Don’t be afraid of fear. Yours or anyone else’s. Fear like any other negative aspect of life is not something to avoid and ignore. Without fear you cannot know courage, bravery, or security. In order to truly know all the desired positive aspects of life you have to know the negatives; for both are subjective and relative to each other, and each are, in fact, dependent on the other.
Knowing and learning the stories of our worst times and events is paramount to our history, our growth, and our evolution as people, societies, and civilization.
Did you know that at least 52 countries are experiencing armed conflict right now as you are reading this? And that 18 of those are wars, whether major or minor. And five have been on-going, in some form or another since the late 1940s.
Most of us will never be POWs or civilians caught in the midst of war, thus, hearing and learning from the experience of those subjected to such experiences is even more important. And that is where Sadistic Pleasures by Ashken Arakelyan comes in.
The armed conflict that Sadistic Pleasures exposes is the Nagorno-Karabakh conflict between Armenia and Azerbaijan, both former states of the Soviet Union, that has been on-going on some level since 1984. However, Armenia has had conflict with its neighbors pretty much constantly since the Turks expanded from their western China central Asian origins as far west as they could militarily occupy, which included into the Balkan region of Europe. Armenia has been a historic entity since ancient times, additionally, it has been Christian for centuries as well. Both of these characteristics have caused friction with the influx of Turk Muslims.
Ashken Arakelyan, a journalist grad student, studying in Germany returned to Armenia in 2021 to interview several POWs and detainees from the most recent escalation of the conflict, in late 2020. Some of their stories are brutally raw and all of them are substantive in showing how little people have changed since WWII or ever, if you prefer.
The interviewees are volunteer soldiers, nurses, civilians, both men and women. Some are young, some married, and some are even elderly. That is the brutal truth of war, No One is safe. There is not one right/good side and one wrong/bad side, it becomes a never ending cycle of violence that rarely ever settles anything and certainly never brings true peace.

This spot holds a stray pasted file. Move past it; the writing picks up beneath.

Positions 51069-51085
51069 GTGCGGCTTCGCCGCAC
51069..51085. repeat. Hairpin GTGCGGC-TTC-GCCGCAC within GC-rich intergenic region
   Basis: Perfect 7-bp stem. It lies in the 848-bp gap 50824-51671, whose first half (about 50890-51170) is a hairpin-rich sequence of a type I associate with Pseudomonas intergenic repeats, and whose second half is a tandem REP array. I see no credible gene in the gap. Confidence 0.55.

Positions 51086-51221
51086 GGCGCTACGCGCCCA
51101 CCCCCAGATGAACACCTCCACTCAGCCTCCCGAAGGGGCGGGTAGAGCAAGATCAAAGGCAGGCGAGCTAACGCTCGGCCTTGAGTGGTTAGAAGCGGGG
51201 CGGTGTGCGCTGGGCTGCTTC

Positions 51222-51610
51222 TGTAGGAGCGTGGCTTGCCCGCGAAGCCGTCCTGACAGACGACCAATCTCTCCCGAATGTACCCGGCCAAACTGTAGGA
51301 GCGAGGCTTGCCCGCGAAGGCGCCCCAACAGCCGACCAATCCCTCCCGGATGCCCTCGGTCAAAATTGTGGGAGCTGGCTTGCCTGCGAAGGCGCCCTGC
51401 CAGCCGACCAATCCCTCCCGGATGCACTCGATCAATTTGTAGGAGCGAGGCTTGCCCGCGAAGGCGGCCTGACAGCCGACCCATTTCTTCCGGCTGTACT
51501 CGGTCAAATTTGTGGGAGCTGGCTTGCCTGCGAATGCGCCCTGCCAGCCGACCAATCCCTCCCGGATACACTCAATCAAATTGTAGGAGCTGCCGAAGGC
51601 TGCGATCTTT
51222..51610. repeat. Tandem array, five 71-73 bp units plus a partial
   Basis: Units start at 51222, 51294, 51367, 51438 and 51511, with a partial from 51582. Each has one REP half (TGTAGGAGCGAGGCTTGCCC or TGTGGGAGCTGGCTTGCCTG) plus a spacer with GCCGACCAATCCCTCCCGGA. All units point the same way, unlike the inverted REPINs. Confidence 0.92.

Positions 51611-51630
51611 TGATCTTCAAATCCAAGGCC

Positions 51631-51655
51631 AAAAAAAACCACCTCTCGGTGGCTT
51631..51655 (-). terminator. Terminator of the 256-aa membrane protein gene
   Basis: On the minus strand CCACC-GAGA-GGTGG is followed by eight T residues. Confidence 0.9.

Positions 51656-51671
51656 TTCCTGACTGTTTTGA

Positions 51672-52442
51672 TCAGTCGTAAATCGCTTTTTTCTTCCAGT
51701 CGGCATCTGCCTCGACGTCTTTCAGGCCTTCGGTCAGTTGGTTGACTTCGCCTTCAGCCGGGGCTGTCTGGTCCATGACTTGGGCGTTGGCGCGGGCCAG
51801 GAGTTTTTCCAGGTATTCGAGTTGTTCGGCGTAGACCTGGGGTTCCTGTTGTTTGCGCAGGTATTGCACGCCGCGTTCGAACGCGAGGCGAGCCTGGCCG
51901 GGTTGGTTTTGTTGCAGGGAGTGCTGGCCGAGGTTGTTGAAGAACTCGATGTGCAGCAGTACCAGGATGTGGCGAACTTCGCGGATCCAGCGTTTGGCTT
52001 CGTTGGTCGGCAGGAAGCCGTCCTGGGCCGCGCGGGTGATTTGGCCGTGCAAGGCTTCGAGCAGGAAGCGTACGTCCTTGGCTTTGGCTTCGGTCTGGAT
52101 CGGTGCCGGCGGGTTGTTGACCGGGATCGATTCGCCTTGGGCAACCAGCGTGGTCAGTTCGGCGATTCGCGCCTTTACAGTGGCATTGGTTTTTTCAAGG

This book should remind us that just because it doesn’t impact us directly doesn’t mean that we should ignore it. When we choose to ignore all tragedy that isn’t on our front step, then we are allowing worse tragedy to feel welcome on our own front step. No, we do not have to jump up and go pick a side in every conflict around the world, nor do we need to insist that our governments pick a side either, what we decide to engage in with each conflict should be based on the conflict itself.
While peace should be encouraged, sometimes war has to be fought and some wars have to reach a military conclusion. However, it needs to be fought with honor and integrity. There needs to be certain respect shown by all sides about what is acceptable and what is not. And that can best happen when every time there is violent conflict the combatants know the whole world is watching and judging.
Sadistic Pleasures reminds us what happens when we turn a blind eye.
War brings out the best in a few and the worst in quite a few more.
*I received an advance reader copy for free. No compensation for review.
Map credit: By Futuretrillionaire, CC BY-SA 3.0,https://commons.wikimedia.org/w/index.php?curid=22118731